7 Most Famous Ancient Roman Temples

By Vandana Sinha co-founder and editor of Historyly.com
Published on 08 July 2019

The richness of Roman culture can be appreciated through well-known Roman architecture works. Many of them still visible today have become great heritage sites. Among the many Roman architectural splendors, ancient Roman temples need special mention. The maintenance and construction of these temples was a vital part of ancient Roman religion. Ancient Roman temples are not only found in Rome and different parts of Italy, but also in the Middle East, North Africa and northern Europe. Mentioned below are seven popular ancient Roman temples, which are are among some of the ancient Roman buildings still standing:

1. Pantheon

Image credit: Flickr

Among the best preserved ancient Roman architectural structures and ancient Roman temples, the Pantheon tops the list. The Pantheon was built in Rome in 126 AD and was dedicated to all Roman Gods and Goddesses. The temple was also later used by the Roman Catholic Church. The Pantheon consists of a large circular portico with colossal Corinthian columns made of granite. The porch opens into a rotunda, which is again topped with a concrete dome and the Oculus, a central opening. The Pantheon should be visited when it is raining in Rome as the rain pours into the building through the Oculus!

2. Maison Carrée

maison carree
Maison Carrée
Image credit: Wikimedia

Located in Nimes, France, this architectural splendor was constructed by Roman General Marcus Vipsanius Agrippa in 16 BC. The temple was dedicated to his two sons. Unfortunately, both of them died at a very young age. When it comes to the best preserved ancient Roman temples in the world, this one ranks high on the list. In the 4th century, it was transformed into a Christian church, saving it from destruction. The temple has been used as a hall, stable, storehouse and finally as a museum.

3. Baalbek

Image credit: Wikimedia

Baalbek, also known as Heliopolis, is one of the most beautiful Roman temples located in northeastern Lebanon. Romans constructed three temples there from the 1st century BC to over two more centuries. The temples are known as Jupiter, Bacchus, and Venus. The temple of Jupiter was created to be the largest in the entire Roman Empire and was lined by 54 large granite columns, each of them being 70 feet tall. Presently only 6 of these magnificent pillars exist, but they are still very impressive. The Temple of Bacchus is the best preserved temple at this site. It was built in 150 AD. This temple is dedicated to Bacchus, who is also known as Dionysus, who is the Roman God of wine.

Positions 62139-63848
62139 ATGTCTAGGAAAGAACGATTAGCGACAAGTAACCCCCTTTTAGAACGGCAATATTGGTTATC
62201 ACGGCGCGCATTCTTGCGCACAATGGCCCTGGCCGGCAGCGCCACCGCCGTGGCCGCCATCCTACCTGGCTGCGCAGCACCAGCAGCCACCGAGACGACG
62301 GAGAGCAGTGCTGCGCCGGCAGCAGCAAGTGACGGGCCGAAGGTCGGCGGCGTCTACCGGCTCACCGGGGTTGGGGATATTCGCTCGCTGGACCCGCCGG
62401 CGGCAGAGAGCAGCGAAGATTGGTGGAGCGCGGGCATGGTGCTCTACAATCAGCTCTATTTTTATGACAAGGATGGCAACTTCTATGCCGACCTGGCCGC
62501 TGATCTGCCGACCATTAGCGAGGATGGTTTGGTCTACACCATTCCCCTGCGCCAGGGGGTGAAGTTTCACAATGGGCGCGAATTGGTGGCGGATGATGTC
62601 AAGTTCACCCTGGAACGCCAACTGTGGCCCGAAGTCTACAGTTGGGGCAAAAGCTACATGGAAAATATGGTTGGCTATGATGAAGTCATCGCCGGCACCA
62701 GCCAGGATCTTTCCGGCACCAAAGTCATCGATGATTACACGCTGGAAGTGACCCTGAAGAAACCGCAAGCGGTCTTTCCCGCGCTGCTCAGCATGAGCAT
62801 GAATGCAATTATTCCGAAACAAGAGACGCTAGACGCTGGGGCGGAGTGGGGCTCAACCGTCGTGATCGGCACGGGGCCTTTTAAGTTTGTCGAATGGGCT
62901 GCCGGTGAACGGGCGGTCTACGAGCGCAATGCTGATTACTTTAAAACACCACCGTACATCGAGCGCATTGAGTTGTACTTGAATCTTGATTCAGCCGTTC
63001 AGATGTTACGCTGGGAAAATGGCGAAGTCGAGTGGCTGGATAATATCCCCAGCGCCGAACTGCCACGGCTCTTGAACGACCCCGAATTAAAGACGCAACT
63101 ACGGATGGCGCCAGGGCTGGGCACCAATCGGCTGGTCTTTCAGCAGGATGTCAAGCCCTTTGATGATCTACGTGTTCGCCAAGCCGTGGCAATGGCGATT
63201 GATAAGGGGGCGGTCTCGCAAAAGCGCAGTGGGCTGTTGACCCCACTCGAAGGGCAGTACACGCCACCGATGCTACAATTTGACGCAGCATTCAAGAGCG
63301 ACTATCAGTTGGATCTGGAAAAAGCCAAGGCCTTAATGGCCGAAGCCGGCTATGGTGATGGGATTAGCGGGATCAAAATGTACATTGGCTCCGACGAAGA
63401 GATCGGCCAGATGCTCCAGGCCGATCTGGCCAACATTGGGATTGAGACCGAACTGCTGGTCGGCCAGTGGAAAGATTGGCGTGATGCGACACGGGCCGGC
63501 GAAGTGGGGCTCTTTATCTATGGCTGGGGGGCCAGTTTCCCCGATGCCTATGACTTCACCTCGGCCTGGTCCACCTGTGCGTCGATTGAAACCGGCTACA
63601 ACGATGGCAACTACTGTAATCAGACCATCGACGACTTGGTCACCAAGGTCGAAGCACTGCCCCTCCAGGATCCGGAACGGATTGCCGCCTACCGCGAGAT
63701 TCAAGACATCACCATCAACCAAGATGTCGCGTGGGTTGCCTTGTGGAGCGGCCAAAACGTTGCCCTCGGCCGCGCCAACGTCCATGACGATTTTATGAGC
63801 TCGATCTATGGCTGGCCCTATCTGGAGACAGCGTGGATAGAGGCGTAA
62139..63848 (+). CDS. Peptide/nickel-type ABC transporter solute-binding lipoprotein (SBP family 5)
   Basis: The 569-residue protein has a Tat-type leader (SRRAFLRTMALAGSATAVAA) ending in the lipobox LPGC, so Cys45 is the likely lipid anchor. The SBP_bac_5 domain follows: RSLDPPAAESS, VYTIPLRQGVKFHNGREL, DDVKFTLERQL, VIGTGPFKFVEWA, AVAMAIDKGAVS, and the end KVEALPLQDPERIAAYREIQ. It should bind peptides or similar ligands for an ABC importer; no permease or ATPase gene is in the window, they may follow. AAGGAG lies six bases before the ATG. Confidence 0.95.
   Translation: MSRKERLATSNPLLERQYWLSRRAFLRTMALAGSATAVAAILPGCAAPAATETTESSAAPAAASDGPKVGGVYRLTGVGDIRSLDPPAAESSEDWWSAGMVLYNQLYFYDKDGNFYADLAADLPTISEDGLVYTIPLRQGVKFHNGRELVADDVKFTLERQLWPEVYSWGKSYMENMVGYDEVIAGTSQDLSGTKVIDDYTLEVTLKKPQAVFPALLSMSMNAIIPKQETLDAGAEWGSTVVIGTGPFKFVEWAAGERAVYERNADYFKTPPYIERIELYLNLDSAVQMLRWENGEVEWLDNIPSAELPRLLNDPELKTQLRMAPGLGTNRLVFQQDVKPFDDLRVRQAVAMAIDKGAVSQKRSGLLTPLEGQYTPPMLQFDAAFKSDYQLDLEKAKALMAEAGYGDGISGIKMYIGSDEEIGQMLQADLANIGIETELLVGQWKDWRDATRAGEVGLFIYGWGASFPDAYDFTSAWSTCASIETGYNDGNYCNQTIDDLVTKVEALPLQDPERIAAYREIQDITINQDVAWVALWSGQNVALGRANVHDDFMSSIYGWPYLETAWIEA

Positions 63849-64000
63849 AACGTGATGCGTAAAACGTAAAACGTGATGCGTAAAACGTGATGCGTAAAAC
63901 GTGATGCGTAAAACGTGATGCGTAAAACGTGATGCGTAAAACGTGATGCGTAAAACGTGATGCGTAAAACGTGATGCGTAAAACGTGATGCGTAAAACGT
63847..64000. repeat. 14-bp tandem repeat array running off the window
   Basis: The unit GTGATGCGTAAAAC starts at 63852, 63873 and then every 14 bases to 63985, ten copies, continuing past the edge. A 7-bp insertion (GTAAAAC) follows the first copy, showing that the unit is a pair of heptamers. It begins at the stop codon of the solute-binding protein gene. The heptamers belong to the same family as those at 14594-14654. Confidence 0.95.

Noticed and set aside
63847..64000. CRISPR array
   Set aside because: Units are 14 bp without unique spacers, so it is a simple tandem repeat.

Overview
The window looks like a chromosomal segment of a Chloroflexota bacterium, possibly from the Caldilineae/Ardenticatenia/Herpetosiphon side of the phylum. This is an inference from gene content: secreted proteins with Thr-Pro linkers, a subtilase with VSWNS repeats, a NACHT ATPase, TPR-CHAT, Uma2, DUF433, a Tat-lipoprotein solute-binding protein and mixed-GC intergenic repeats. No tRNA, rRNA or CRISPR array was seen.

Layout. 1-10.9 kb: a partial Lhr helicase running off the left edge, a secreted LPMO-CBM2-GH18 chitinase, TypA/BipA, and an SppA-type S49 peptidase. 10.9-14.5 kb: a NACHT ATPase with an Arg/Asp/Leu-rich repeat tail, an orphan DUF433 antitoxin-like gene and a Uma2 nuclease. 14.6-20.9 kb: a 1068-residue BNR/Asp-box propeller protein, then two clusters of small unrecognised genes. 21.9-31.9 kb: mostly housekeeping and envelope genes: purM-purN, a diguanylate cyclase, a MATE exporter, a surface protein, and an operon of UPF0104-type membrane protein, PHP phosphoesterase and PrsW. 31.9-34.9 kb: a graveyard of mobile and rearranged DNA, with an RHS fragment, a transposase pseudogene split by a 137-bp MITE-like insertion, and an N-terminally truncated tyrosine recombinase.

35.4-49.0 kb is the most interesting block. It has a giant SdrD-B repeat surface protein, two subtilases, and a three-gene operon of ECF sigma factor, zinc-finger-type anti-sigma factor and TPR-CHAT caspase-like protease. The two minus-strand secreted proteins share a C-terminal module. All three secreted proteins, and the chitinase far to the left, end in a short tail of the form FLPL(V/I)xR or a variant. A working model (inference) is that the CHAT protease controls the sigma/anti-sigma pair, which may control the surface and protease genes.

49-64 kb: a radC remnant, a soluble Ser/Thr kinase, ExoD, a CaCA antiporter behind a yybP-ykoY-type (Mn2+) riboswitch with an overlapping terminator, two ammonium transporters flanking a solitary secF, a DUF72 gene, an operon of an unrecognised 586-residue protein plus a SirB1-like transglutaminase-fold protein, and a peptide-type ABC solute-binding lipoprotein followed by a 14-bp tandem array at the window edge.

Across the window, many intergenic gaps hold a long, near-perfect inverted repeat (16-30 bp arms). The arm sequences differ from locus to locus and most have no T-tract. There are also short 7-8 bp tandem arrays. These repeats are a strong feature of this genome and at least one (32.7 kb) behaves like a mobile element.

4. Palmyra

Image credit: Flickr

Palmyra in Syria is located in an oasis 130 miles north of Damascus. History says that for a long period, in fact for centuries, Palmyra was a wealthy and prominent city which was located along the caravan routes. These routes linked Persia with the Mediterranean ports of Roman Syria. The main sightseeing attraction at the destination includes the colossal temple of Bel, the colonnade which comprised 1,500 Corinthian columns and the monumental arch.

5. Temple of Augustus and Livia

temple of augustus and livia
The Temple of Augustus and Livia
Image credit: Wikimedia

Built during the end of the 1st century BC, the Temple of Augustus and Livia is one of the main attractions for travelers and tourists visiting France. The best thing about this architectural splendor (located in Vienne, France) is that it is almost intact. It has a pretty close resemblance to the famous Roman temple Maison Carrée in Nimes. This temple was initially dedicated to Augustus. However, some changes took place in the later years and in 41 AD, it was assigned for the second time to Livia, Augustus’s wife, by Claudius, her grandson. Claudius was a Roman emperor who was born closeby in Lyon.

6. Sbeitla Forum Temples

sbeitla forum temples
Sbeitla Forum Temples
Image credit: Pixabay

Many people do not know that Sbeitla, also known as Sufetula, is a well-preserved Roman city, which is located in the midwest of Tunisia. The planning of the city was quite extraordinary with a vast, almost square forum. Surrounded by a wall, the forum is paved with stone slabs. There is a gateway on one side of the forum and three Roman temples on the opposite side. Three most prominent Roman Gods are worshipped there – Jupiter, Juno and Minerva and there is a separate temple for each of these gods. Though there was the option of building a single temple, the inhabitants constructed different temples. The same kind of arrangement can be seen at Baelo Claudia in Spain.

7. Temple of Zeus at Aizanoi

temple of zeus at aizanoi
Temple of Zeus at Aizanoi
Image credit: Wikimedia

Aizanoi has been inhabited since 3,000 BC. The city became rich and wealthy during the Roman Empire with the production of grain, wool, and wine. One of the most impressive structures in Aizanoi is the Temple of Zeus. This temple is well preserved in almost the whole of Anatolia and the time of construction was around 2nd century AD. The money, which was needed for the creation of the temple, was obtained by renting out land all around the temple. There were no clear boundaries of the renting area and hence people did not pay proper taxes. It was Emperor Hadrian, who settled this dispute. The copies of the letters which were issued were inscribed later on the walls of the temple.


Author Bio

Vandana is the Co-founder and Editor of Historyly, a teacher by profession. She has a passion for reading and writing about different historical periods. Historyly was started with the view to make ancient history meaningful and interesting to the everyday reader.


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